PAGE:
Today’s action gave us yet another “Trend Day,” but it wasn’t your typical trend day for the broader market. Let’s look at the charts and see what we can learn from the price action.
DIA 5-min chart:
Why was today’s action atypical of a trend day in the indexes? We lacked a large (or significant) opening gap this morning. That’s not much of a big deal, but with a gap, we could have had more indication today’s action would indeed ‘fully trend.’
We did have range contraction in the indexes yesterday, and a slight ’spinning top’ candle formed in the Dow, but that’s often not enough to give full confidence odds favor a trend day – I like to see a doji or price being at some sort of resistance or support, and intraday prices have consolidated. Trend days can be violent range expansion moves out of equilibrium.
Nevertheless, today’s action will be classified a trend day, but when you noticed this and defined it as such (and began applying appropriate techniques) was up to you.
One thing that was remarkable about today’s action was that of the “Slow Creep” nature of prices. There really weren’t many “swing oscillations” in price, and price slowly ebbed (or drained) its way lower, preventing clean entries and retracement swings. As a ’swing’ intraday trader, I need these to confirm entries – however, the moment I feel odds have shifted enough to classify the day as a trend day, I generally will establish a core position (small) and hold it into the close. If it is to be a true trend day, initial trade location will not be important, as we expect price to close on the lows of the day.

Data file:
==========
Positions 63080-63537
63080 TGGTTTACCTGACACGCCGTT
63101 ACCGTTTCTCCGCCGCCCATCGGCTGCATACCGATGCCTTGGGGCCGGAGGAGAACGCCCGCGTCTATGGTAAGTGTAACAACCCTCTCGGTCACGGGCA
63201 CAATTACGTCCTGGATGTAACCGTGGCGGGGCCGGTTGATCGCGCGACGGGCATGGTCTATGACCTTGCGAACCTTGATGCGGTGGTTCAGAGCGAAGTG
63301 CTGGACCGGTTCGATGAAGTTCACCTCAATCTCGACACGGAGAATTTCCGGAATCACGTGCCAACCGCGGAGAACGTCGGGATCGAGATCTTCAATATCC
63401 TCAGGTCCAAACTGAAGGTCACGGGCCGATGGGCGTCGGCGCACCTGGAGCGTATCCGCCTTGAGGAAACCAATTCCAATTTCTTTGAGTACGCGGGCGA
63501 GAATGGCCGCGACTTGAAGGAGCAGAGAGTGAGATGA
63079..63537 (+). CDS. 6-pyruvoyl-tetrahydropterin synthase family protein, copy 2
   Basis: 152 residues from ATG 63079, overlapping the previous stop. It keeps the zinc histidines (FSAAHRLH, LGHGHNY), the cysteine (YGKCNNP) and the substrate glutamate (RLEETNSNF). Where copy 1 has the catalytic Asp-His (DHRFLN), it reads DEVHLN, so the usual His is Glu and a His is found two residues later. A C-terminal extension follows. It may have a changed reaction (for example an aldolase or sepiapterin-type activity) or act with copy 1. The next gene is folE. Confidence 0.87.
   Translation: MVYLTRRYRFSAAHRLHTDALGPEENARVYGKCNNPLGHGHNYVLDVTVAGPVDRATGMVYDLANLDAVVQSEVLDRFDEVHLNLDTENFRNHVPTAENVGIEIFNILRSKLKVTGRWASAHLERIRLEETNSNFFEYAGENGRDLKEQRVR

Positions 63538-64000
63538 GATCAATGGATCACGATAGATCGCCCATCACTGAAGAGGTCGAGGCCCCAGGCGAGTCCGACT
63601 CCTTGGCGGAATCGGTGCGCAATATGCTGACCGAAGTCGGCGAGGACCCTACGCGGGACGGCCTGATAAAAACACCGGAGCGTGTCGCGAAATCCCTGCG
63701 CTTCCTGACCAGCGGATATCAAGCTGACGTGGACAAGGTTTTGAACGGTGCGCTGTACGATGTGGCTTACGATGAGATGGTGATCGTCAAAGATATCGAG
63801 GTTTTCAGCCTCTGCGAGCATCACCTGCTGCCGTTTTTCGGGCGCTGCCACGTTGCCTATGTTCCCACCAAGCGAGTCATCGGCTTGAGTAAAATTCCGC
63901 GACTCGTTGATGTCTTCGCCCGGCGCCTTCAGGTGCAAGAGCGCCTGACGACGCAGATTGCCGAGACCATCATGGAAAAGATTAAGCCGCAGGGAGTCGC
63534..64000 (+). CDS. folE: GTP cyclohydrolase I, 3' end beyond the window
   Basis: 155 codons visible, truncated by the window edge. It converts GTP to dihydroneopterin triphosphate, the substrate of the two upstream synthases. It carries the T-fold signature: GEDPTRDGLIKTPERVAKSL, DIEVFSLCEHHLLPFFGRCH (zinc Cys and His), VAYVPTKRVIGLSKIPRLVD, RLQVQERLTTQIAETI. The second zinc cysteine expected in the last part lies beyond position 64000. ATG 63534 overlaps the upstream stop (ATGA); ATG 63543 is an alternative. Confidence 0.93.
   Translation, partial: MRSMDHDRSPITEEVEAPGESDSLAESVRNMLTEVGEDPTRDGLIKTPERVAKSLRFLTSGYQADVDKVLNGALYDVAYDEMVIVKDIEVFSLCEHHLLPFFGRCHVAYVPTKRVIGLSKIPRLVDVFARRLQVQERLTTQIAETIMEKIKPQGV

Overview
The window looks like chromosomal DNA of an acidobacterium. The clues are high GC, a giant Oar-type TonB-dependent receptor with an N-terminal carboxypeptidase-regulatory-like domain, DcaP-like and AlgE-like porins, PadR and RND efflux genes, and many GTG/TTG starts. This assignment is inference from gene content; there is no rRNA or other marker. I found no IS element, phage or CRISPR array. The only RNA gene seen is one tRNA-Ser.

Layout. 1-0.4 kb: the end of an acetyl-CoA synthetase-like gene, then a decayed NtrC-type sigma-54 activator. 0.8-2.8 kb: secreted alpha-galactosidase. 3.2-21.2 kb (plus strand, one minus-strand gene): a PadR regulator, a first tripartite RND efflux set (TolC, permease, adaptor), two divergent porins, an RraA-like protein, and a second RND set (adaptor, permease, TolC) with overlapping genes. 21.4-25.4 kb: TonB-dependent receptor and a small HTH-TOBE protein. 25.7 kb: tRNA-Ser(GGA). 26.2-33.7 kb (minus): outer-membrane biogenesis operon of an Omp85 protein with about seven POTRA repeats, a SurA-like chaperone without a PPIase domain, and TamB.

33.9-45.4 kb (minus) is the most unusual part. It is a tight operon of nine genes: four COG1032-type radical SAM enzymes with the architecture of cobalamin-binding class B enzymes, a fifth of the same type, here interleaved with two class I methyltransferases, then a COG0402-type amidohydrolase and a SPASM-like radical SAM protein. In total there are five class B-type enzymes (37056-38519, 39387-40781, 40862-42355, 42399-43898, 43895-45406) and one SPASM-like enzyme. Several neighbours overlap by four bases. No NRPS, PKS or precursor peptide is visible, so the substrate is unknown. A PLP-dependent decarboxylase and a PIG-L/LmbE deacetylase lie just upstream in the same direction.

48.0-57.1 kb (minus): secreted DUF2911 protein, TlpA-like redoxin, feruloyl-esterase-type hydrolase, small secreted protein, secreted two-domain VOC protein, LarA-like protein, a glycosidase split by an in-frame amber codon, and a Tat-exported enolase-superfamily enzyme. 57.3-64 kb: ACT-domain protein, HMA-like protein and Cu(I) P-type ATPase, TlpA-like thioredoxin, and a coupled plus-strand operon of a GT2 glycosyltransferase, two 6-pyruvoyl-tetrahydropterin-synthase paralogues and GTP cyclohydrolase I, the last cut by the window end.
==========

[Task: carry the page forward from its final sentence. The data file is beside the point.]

The blue circled area was your highest probability ’scalp’ trade of the day, and could have been the position to enter the core trade, but I still would not have expected a trend to unfold at that point. The moving averages held as resistance, and the averages formed the “most bearish orientation possible,” lending credence to the developing ‘trend day’ hypothesis.
From that point on, sellers quietly, behind the scenes, dominated the buyers until there was a retracement up (two bars) and then a sustained sell-off into the close. It’s these ‘creeping trends’ that plague both sides of the market: Sellers cannot find ideal trade location (retracements) to unload (or get short), and buyers keep thinking “well, this must be the bottom.” Despite the cleanliness of the chart above, the day’s action was difficult to trade because we always like to enter ‘fade’ trades or clean retracements.
Ford Motor Company (F) reported its largest quarterly loss ever: more than $8 billion. As expected, the stock was punished by investors in what is deemed a ‘classic’ trend day structure. Let’s learn from it.
Ford Motor Company (F):
That’s more like it! The day began with a large (relative) opening gap (greater than 2%) and then provided a counterswing entry, and then flatlined until selling momentum increased after 1:00. Although price did not close on the lows of the day, it wasn’t far above them. Volume, not surprisingly, was high today.
Study today’s price action in the indexes and in your favorite stocks for lessons on trend days and appropriate risk management and trading tactics.